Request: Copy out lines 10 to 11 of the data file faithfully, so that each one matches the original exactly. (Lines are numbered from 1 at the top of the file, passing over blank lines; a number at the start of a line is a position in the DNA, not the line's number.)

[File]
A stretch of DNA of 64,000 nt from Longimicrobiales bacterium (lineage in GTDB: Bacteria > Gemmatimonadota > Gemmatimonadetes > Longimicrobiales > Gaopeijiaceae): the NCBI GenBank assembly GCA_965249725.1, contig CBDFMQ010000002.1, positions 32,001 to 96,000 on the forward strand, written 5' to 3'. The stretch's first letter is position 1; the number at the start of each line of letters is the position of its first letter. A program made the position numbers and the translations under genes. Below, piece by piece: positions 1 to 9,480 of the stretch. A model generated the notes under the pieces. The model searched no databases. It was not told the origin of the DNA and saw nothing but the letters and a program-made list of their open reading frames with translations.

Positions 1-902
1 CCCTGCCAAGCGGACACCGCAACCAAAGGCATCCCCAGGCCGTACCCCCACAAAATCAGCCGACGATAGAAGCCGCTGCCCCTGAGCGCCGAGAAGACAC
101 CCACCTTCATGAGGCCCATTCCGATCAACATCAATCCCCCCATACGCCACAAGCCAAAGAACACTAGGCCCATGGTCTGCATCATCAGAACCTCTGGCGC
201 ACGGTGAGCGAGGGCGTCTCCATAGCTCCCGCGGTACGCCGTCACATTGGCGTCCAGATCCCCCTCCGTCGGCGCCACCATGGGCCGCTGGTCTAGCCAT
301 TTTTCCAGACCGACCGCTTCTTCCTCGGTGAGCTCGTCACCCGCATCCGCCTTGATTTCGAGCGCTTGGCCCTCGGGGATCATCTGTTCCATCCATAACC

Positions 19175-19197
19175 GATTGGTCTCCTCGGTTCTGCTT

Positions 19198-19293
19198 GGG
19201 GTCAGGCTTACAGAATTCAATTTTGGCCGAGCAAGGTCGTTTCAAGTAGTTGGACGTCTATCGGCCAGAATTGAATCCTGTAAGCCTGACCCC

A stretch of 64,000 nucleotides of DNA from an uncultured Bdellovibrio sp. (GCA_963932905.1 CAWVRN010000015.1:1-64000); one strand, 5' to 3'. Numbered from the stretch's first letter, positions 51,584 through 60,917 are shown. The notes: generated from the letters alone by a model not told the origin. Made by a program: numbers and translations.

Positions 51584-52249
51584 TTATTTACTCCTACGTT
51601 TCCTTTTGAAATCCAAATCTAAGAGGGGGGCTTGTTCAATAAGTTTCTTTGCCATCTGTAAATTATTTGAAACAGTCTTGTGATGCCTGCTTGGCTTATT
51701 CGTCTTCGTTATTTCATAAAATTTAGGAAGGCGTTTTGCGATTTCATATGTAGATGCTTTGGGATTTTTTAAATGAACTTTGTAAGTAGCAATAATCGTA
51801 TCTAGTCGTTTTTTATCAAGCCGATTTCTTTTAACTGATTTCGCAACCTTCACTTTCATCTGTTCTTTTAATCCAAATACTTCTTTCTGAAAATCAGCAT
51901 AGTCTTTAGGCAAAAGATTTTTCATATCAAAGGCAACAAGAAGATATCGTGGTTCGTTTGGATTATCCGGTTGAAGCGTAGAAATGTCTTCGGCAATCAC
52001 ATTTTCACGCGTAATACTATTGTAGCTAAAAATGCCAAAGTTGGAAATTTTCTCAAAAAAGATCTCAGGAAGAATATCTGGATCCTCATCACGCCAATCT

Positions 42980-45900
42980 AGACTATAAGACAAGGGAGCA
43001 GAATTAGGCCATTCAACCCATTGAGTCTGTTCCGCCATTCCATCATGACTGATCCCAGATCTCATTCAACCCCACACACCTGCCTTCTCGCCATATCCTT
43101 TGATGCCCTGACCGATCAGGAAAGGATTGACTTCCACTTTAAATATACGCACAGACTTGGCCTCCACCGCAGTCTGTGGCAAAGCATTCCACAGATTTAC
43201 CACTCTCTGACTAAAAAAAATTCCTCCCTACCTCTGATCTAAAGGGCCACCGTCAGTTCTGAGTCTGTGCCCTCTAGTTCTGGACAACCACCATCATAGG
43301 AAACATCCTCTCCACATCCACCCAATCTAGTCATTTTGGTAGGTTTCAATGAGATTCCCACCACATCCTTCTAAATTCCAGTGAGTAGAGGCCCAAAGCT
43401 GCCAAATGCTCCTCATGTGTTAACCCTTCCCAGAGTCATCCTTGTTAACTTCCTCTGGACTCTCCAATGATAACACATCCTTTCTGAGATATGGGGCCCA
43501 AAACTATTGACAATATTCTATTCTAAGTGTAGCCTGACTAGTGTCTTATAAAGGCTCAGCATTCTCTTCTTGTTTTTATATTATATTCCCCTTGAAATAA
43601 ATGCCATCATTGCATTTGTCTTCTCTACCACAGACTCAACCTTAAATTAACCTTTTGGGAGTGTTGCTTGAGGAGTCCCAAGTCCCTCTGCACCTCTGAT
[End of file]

19198 GGG
19201 GTCAGGCTTACAGAATTCAATTTTGGCCGAGCAAGGTCGTTTCAAGTAGTTGGACGTCTATCGGCCAGAATTGAATCCTGTAAGCCTGACCCC